That is what you get when you hold on to a faulty procedure. There appears to be something inherently deficient in Buhari’s mode of appointment. The only ones that escaped the usual controversy were his personal aides whose genealogy has been traced to his household. Is it a deliberate act to make it difficult for non-family members, particularly from outside his Northern zone? Or is it because those appointments running into hitches are constitutional in nature? While Mr President can be forgiven for not understanding that the main essence of having a constitution is to prevent the type of near-meltdown over Onnoghen, his legal handlers can’t be exonerated. Democracy is about constitutional governance. I hope the president doesn’t have too many advocates of suspend-the-constitution-to-govern-well around him. Or does the president simply get his kick from being kicked?
The argument over the constitutionality of Onnoghen’s acting appointment is needless. While it is certainly unprecedented for an available appointing authority to go for last-minute acting engagement at the CJN level, Buhari’s action isn’t unconstitutional. He is empowered by Section 230 (4) of the 1999 Constitution, to appoint the most senior justice of the Supreme Court as acting CJN if the seat is vacant. The only brief acting appointment was during the controversial sick leave abroad of late President Musa Yar’Adua, with then former Vice President Goodluck Jonathan without constitutional authority to act. Outgoing CJN IdrisLegboKutigi swore in successor Aloysius Katsina-Alu on his valedictory to avoid a vacuum and constitutional crisis. A constitutionally-empowered Jonathan later perfected the process. The spin-doctors, comparing the two scenarios, if conscientious, should know they are not analogous. Buhari was available and not constitutionally disabled. He simply didn’t want to complete the process and only he can tell his reasons.
The moral of Buhari’s way with the controversial appointment should condemn him and his team. Instead of employing the dangerous silence strategy which numerous interpretations could cost the nation dearly, considering the fragile balancing surrounding Onnoghen’s candidature, his religion and Niger-Delta race as well as the ethnic imbalance that has trailed appointments to the CJN office in the last 30 years, the reputed tough president should have shown balls by being definite on his decision concerning the recommendation from NJC. The constitution so empowers him. He isn’t under constitutional obligations to accept NJC’s recommendation but he isn’t also constitutionally-enabled to side-step the council in appointing a new CJN.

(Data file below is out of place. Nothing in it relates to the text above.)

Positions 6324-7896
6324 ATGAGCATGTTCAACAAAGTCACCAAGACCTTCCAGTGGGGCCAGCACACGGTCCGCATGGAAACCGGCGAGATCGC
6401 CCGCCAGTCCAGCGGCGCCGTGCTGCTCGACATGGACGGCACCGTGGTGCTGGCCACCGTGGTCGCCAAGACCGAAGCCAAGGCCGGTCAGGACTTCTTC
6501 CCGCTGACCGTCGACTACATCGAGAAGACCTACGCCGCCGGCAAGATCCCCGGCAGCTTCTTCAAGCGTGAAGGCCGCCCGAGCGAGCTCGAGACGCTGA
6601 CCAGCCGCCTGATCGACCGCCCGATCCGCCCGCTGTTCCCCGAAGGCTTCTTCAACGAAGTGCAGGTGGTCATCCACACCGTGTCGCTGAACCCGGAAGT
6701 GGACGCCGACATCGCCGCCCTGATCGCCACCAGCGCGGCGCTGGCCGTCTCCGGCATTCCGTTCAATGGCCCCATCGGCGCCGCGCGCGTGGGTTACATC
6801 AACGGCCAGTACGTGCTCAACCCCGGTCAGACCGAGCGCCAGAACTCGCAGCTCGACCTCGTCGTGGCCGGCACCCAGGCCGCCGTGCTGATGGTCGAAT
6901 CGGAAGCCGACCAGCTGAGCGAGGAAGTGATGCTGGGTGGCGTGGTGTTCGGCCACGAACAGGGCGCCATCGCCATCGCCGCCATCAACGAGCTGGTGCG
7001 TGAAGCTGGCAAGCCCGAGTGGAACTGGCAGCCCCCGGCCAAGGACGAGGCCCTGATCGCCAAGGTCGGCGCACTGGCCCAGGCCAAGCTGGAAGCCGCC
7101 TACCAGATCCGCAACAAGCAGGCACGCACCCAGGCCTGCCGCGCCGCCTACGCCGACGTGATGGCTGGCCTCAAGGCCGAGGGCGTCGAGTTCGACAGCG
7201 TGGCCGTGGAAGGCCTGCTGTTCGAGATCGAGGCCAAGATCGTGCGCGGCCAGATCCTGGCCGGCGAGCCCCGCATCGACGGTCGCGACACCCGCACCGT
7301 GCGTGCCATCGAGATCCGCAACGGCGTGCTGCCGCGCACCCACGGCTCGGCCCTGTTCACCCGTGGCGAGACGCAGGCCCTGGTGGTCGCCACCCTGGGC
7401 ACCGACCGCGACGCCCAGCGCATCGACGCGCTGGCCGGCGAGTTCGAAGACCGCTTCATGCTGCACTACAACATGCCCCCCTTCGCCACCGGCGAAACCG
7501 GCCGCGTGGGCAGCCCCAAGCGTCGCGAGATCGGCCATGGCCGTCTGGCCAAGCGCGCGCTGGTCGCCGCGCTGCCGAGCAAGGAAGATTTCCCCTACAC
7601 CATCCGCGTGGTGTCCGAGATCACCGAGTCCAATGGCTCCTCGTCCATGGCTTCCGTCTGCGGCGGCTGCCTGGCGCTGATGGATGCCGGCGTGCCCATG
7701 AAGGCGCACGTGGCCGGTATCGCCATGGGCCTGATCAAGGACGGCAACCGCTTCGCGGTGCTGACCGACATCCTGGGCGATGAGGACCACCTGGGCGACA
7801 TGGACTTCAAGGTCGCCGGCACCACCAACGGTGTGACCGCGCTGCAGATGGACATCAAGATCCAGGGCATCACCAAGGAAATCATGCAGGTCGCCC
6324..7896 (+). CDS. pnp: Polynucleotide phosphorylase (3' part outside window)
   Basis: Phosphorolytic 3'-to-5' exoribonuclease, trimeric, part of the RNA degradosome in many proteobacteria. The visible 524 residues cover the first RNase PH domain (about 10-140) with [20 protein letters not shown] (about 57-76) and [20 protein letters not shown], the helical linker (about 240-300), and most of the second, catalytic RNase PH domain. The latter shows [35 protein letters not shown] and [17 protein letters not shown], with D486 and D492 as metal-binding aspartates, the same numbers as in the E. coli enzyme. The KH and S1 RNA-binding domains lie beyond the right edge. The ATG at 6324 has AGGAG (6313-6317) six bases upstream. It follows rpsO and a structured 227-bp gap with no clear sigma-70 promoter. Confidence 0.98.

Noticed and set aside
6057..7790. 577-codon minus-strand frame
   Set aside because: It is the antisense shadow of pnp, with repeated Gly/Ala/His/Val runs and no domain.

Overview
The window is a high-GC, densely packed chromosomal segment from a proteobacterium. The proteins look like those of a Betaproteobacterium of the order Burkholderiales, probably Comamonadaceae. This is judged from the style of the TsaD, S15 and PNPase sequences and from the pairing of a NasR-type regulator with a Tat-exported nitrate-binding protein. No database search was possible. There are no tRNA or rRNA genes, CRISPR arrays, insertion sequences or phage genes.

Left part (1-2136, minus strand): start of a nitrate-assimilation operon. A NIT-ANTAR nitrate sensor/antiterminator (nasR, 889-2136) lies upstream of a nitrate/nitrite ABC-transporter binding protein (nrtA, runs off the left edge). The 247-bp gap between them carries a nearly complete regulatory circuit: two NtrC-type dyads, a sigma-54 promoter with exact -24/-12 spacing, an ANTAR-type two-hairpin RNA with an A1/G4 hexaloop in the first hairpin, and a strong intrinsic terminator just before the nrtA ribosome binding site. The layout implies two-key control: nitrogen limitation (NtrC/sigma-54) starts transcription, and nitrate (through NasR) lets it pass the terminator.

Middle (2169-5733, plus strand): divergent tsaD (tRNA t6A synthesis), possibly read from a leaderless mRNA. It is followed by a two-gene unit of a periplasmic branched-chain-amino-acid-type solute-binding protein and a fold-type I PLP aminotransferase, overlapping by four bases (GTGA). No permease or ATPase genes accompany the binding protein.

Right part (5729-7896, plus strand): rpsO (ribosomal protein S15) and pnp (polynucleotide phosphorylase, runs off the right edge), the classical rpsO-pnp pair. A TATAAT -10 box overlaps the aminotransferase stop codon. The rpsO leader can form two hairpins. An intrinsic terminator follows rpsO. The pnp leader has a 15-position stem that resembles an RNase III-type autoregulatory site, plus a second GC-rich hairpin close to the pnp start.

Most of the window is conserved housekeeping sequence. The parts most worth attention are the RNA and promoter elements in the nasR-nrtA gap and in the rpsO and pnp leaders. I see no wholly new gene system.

If there are verifiable grounds of objection, Buhari can reject Onnoghen and write the council accordingly, furnishing it with empirical evidence of Onnoghen’s unsuitability for the office since there are condition-precedent listed by the constitution. It is doubtful if NJC would reject such an outcome, with undeniable proof.
Buhari’s walling is more of cowardice considering the consequences of speaking out. It also in a way confirms the suspicion of an agenda of whichever kind; to stop either the Ag. CJN as a person, his Niger-Delta race, Southern Nigeria or his religion (he is the second Christian CJN in about half a decade, the first being Katsina-Alu) from taking the seat. Even some governors, including a couple who are now Buhari’s allies, have demonstrated better courage than Mr. President in matters like this.
(To be continued)